Sunday, December 23, 2012
An Interesting Supportive Conservative Take on the LaPierre Statement...
That title may be a bit misleading. Actually, what I find interesting is that an interesting, supportive take on the LaPierre statement has been difficult to find. As I said in my last post, I already know what my liberal/pro-gun-control friends thought about the statement, and found it mostly uninteresting (and somewhat unpersuasive). But I had hoped to get out of my own epistemic bubble to find an upside take on LaPierre's statement from my usual go-to sites for those towing a more pro-gun, anti-gun-regulation, or conservative take on these and other issues. I suppose my own views on the issue are clear, but it's nice to look for challenges to those views.
But the usual sites I go to have either been silent or strategic (or both) in their reactions. The VC is the first place I go to for such things. Eugene Volokh had a post yesterday on a press release by Senator Feinstein proposing an assault weapons ban, but that post didn't mention the LaPierre statement. David Kopel, who can generally be relied on to be vocal on such issues on the VC, oddly hasn't put anything up on that site since December 11. The Corner, the National Review blog, had one more or less substantive post on the proposal, one purely descriptive piece, and a couple of posts detailing news show appearances by LaPierre or David Keene (but without discussing Friday's proposal). But mostly, it focused on criticizing reactions to the NRA's statement. (By comparison, it's had four posts on Chuck Hagel in the last three days.) For my sins, and so you, dear readers, wouldn't have to, I visited Instapundit. I don't expect substance from that site, but was still surprised by what I found, which basically was the same "the enemy of my friend is my enemy" approach that the NRO took, criticizing reactions to the statement rather than addressing the statement itself--i.e., "Well, he had journalists seething, which is probably a good sign."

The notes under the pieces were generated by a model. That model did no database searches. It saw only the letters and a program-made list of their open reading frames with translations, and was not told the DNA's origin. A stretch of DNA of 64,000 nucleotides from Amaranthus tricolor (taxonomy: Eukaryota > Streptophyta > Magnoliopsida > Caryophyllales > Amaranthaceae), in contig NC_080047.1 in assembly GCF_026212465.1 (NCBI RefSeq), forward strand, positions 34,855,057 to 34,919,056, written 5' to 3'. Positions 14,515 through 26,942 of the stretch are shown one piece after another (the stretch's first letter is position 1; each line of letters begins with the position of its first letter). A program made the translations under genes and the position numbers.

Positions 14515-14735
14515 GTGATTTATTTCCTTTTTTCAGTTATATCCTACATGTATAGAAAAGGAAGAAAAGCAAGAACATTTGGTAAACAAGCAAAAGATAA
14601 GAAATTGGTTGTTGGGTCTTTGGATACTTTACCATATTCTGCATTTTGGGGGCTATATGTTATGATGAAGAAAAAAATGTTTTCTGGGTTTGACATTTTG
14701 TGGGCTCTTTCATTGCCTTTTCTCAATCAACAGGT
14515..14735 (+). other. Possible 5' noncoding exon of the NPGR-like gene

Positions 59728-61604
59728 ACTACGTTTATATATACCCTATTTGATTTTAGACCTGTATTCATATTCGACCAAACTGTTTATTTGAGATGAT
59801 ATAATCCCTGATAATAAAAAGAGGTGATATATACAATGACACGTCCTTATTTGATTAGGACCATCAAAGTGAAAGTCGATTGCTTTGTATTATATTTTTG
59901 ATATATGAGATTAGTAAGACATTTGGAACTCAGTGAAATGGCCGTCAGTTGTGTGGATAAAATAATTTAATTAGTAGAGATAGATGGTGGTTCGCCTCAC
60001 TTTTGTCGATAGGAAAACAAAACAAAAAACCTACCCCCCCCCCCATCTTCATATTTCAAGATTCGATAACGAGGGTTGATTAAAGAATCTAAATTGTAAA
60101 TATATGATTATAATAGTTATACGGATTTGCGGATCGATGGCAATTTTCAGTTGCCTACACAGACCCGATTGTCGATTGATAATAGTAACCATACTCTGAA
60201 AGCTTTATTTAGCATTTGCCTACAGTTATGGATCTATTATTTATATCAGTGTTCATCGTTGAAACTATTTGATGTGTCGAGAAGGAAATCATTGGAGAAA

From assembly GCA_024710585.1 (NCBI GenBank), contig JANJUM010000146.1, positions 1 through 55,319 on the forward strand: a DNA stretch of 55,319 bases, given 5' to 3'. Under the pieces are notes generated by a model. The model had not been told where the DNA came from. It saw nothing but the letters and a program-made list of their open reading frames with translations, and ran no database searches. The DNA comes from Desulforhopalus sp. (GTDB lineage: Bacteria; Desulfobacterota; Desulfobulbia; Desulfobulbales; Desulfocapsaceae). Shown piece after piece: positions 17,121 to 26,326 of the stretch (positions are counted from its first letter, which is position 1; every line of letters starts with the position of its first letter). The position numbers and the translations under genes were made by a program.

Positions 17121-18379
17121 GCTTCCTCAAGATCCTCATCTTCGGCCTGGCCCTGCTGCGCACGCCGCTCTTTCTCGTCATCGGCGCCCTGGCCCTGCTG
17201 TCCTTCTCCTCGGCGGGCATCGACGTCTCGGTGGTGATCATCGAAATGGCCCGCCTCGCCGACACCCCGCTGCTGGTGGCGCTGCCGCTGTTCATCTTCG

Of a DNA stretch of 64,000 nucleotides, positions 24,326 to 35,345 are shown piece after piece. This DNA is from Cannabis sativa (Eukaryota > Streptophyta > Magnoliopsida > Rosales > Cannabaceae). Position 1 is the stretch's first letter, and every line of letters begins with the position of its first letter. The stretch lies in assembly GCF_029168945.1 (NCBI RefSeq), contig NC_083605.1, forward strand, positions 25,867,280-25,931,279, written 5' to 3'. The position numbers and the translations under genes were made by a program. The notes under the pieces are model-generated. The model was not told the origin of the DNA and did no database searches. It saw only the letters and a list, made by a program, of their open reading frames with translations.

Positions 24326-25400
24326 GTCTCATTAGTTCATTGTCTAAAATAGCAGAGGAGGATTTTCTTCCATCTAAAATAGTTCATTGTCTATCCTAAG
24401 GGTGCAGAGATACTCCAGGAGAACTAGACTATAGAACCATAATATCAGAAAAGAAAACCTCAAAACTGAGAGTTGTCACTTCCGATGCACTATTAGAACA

I should add two points, but also two counterpoints. 1) Although this was the only major statement or proposal since Newtown by the leading pro-gun interest group, and one might expect to find something meaningful about it on these sites, it is of course possible that substantive commentators might be more interested in serious ideas than in evaluating every picayune press release or statement that comes down the pike. On the other hand, one would think that if Eugene had time to write about a press release from Senator Feinstein's office, he might have something to say about this. 2) People have lives, of course--even bloggers. They don't have always have time to write about everything. On the other hand, Kopel has published two op-eds and one NYT Room for Debate piece, and done six media appearances, since Newtown, but has written not one word on the VC since the 11th, let alone anything on what the NRA described as an urgent and necessary proposal to address mass murders of children in schools.